Powerless Episode 1
The first episode of NBC’s new comedy makes you feel every one of its 22 minutes, from an opening sequence that is the single camera sitcom equivalent of a headline that reads “Pow! Biff! Comics Aren’t Just For Kids Anymore!” to an ending so simple and telegraphed that you actually lose respect for the characters for not realizing it first, Powerless is little more than an obvious attempt to cash in on the popularity of a hot genre.
The humor broadly falls into one of two categories: attempted winking nods at genre conventions that are absurdly ham handed; or nonsense, but in the spirit of Family Guy, repeated ad nauseum despite not being funny the first time. Most of the attempts at characterization (and most of the jokes) fall into the first category – characters lampshading the fact that they live in the DC universe (“Hey wouldn’t it be nice if we all worked for Batman, guys?” is one such serious attempt at eliciting a chuckle) but forgetting the punch line, like the reference is the entire point. It’s pandering aimed at creating a shared connection based on common knowledge of our insular culture in the hopes that nostalgia might paper over what a bland sitcom this would be otherwise.
Needless to say, it doesn’t work. The closest I came to a laugh was at a disparaging mention of Man of Steel, though the joke was so washed out I’m not sure it’s a slight on them to point out that DC’s lawyers seemed to have missed it.
The color scheme was offensively bright to the point where I understood retroactively why the first X-Men movie chose black leather, except only two people here were in costumes. The only thing as oversaturated as the gaudy colors of the show is the acting, or as literally anyone on the show would say, “the AC-ting,” which everyone did as hard as they could for all 22 minutes.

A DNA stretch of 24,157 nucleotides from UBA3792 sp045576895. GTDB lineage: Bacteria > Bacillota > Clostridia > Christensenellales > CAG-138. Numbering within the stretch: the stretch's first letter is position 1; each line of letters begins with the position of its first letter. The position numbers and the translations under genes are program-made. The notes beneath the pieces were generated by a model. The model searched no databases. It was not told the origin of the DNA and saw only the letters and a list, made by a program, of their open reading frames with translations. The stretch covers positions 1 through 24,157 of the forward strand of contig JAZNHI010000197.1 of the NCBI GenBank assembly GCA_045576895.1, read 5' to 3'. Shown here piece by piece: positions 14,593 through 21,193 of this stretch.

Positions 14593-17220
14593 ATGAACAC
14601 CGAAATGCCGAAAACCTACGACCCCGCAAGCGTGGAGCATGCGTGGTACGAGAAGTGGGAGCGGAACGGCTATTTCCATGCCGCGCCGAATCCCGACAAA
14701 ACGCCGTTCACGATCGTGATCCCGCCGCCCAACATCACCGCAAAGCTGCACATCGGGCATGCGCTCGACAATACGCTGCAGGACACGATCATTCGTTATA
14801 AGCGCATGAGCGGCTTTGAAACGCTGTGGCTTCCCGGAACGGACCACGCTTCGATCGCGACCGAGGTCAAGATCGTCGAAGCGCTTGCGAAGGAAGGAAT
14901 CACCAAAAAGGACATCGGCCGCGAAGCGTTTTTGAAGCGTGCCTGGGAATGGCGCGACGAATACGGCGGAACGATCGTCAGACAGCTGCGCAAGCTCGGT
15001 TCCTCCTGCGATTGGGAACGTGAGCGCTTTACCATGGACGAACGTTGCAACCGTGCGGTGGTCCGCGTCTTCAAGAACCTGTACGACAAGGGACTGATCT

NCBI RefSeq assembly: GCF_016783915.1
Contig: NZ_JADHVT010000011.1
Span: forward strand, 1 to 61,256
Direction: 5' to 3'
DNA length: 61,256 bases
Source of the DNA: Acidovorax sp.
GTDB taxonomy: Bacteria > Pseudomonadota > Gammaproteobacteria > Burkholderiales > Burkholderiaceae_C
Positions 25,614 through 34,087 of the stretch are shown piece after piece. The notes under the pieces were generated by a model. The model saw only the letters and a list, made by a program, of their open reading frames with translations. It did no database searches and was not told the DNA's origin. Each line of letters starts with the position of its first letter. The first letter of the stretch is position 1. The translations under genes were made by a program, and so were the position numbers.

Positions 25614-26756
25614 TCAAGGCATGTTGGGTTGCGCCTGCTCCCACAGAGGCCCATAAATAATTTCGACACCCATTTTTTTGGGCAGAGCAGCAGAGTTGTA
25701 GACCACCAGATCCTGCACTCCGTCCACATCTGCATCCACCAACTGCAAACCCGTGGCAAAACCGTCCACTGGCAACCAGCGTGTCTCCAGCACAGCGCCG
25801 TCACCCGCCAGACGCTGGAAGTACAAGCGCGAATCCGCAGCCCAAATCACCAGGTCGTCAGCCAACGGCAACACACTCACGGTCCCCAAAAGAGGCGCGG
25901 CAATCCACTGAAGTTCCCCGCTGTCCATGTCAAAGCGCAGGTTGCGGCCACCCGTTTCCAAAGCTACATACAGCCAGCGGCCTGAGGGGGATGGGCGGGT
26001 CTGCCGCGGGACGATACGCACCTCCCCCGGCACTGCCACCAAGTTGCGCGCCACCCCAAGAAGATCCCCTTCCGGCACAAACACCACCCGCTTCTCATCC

This is a show full of likeable actors, talented professionals who have all done good work in the past, yet somehow it’s devoid of any likeable characters. Danny Pudi, the heart and soul of Community, here plays a soulless malcontent, a pastiche of tech industry stereotypes you immediately and continually root against. Ron Funches plays a nerd stereotype. Alan Tudyk plays a generic prick who gives an inconsistent performance on top of the already bad script he was handed – it’s almost like he could sense himself bumping up against Portia di Rossi’s Veronica Palmer from Better Off Ted, and decided that rather than be too obviously derivative, he should just be a buffoonish asshole.
Vanessa Hudgens is so indefatigably twee in the role of Emily Locke that I yelled at my dogs because I needed to take out my anger at someone better capable of understanding negative emotion. She’s a rote and utterly predictable character, and I think she may have been harmed by shoddy editing. In scenes focused on her, the camera seemed to be pulled back to her character a half a beat before she was ready to be filmed. So you’d catch her winding up into her can-do point at the team, or mid breath before another rousing, predictable, tired, not actually rousing at all pep talk for the team.
If we want to nerd-nitpick, there is plenty here to work with. Burning a member of Grant Morrison’s Ultramarine Corps and turning him into a schlumpy middle aged blob of a villain where the entire JOKE is…the uNIQUE…paCING and proNUNciation is unconscionable. Crimson Fox’s costume is like Thea’s on Arrow, only uninteresting and impractical. The concept of Joker Anti-Venom is cool except for the part where its existence would rob the Joker of any malice or threat, when instead of a mass murderer he gives people a mass chronic disease.
Also, Lexcorp is in it. Do you guys remember Lexcorp? Boy, we sure did have a good time at Lexcorp, that thing that we both remember from the comics. Please just keep remembering this thing we have in common as I sail past where the punchline to this bit should be. Everyone in Powerless deserves better than this. So does the audience.
Powerless premieres on Thursday, February 2nd on NBC at 8 pm.